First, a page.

Atlantis and the STS-117 stack will remain inside the Vehicle Assembly Building (VAB) six days longer than expected, following the decision to delay rollout.
The reason for the delay has not been confirmed, although it is likely to relate to Atlantis’ SSME (Space Shuttle Main Engines) removal, which was recently postponed until repairs have been completed on ET-124.
**The most comprehensive collection of STS-117 onwards related presentions and mission documentation are available to download on L2 **
Related documentation on L2: Major STS Flight Schedule Changes (New FAWGs) – March 27 – NASA White Paper on Manifest Changes – March 27 – Shuttle Flight Preparation Status Charts to STS-124. ET Repair Documentation – from start of March to April – plus more (vast).
**Previous articles related to the ET damage events: Article 1 – Article 2 – Article 3 – Article 4 – Article 5 – Article 6 – Article 7 – Article 8 – Article 9 – Article 10 – Article 11 – Article 12 – Article 13 – Article 14 – Article 15 – Article 16** – Article 17** Click for more screenshots of the damage.
Atlantis’ engines need to be removed to check for possible RepliSet contamination, which will begin with the removal of engine number 2 – to be swapped with Endeavour’s engine number 2.
Clearance issues – between the engines and scaffolding that has been erected to allow access to areas of ET-124 for repairs – delayed the planned removal of Altantis’ engines until next week, although that timeline did not project any delays to the May 6th rollout date – according to previous information. This has now changed.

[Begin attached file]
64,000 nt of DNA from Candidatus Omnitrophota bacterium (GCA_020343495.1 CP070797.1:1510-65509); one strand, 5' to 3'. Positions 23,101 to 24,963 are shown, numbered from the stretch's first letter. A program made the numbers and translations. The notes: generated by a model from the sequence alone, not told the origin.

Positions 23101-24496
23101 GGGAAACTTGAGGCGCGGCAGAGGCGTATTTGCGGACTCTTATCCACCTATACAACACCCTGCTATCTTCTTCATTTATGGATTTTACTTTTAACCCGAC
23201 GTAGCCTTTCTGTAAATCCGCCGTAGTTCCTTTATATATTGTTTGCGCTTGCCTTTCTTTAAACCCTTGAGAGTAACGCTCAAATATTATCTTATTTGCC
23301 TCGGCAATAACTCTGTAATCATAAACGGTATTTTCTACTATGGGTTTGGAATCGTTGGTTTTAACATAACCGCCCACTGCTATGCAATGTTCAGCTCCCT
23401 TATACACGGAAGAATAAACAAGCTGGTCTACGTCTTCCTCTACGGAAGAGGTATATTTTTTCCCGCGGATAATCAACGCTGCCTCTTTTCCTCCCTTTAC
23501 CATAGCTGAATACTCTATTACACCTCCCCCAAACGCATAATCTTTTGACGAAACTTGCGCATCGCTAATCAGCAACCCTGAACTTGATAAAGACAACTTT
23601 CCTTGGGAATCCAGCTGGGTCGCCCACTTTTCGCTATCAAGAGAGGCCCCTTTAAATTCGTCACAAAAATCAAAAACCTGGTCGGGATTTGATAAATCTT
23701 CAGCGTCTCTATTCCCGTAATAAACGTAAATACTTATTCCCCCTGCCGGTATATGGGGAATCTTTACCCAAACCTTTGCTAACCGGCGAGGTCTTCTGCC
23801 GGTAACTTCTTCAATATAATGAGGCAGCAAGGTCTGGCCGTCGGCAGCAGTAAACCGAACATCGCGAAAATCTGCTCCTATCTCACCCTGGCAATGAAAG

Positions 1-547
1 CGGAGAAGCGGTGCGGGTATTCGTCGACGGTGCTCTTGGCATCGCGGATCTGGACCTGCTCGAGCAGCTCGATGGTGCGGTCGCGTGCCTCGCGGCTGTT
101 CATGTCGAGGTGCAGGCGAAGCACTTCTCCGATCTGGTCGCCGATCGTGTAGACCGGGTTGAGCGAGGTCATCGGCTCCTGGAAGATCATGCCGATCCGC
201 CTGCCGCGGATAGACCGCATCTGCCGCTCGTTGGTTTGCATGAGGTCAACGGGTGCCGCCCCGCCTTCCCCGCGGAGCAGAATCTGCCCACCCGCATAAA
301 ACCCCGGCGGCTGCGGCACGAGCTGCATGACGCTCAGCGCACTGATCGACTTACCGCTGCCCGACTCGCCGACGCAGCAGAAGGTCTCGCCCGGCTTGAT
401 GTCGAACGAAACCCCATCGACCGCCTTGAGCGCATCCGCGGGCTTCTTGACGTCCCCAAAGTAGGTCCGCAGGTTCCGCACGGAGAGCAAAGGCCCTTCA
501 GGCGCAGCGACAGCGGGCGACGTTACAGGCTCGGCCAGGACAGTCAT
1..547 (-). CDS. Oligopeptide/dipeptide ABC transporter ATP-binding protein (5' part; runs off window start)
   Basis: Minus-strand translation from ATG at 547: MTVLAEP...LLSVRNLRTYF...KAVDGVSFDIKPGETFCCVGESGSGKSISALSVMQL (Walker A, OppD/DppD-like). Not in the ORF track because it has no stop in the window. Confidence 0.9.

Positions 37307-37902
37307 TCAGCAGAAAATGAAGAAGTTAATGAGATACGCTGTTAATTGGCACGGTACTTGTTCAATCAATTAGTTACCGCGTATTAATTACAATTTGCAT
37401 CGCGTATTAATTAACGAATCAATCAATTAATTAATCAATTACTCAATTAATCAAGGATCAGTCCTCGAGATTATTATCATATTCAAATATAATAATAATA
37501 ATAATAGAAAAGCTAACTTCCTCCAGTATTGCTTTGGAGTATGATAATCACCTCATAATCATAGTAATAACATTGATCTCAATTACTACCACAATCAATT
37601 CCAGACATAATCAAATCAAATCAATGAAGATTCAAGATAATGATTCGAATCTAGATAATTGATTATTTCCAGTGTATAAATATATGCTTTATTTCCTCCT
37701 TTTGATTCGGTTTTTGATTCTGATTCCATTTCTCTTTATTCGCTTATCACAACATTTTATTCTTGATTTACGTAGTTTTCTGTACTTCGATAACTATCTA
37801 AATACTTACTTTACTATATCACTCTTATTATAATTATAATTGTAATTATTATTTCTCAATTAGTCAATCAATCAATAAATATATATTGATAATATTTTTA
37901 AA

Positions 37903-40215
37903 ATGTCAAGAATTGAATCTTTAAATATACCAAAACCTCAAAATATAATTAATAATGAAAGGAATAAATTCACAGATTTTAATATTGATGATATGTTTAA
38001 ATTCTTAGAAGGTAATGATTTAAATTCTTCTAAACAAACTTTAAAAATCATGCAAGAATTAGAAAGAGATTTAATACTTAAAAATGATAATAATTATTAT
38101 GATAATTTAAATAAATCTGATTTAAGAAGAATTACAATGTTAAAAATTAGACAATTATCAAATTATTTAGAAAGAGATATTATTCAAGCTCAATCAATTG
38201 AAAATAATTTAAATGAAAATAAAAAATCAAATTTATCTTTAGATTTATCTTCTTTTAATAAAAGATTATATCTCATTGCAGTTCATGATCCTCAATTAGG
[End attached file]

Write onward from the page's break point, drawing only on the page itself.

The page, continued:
‘Atlantis rollout from the VAB to Pad A has been rescheduled to May 12th,’ noted processing and ATK information on Friday. ‘The STS-117 launch date remains June 8th.’
**Ride home through the fire and plasma of re-entry with Atlantis on STS-115 – And now also with Discovery on STS-116 – TWO Stunning high quality 2hr, 355mb videos – from deorbit burn to post landing**
This will mean Atlantis’ stay inside the VAB will have reached 72 days, with pad processing to last 27 days, ahead of the NET (No Earlier Than) June 8 launch.
While there hasn’t been confirmation on why the delay was called on Friday, an extension to the ET repair timeline would cause a follow-on effect on the SSME removal requirement.
However, ET-124 repair work has been going well, as work now moves on to another stage – the process of ‘sand and blend’ which will smooth down some of the applied foam that was filled into the damaged areas of the tank.
‘Sand & Blends activities are scheduled to begin this morning,’ added the processing information. ‘A Pre-task briefing will be held prior to each shift, today, to ensure all personnel understand the ‘Sand & Blend’ processing requirements for these areas.
‘Additional intertank defect evaluations & measurements are complete. These defects will be worked during the BX-265 (foam) application.’
Meanwhile, Endeavour – having her engines re-installed following inspections – will continue to be worked on during the weekend, with engineers checking over the recently installed robotic arm package, such as the OBSS (Orbiter Boom Sensor System) – which will be debuting on Endeavour during STS-118 in August.
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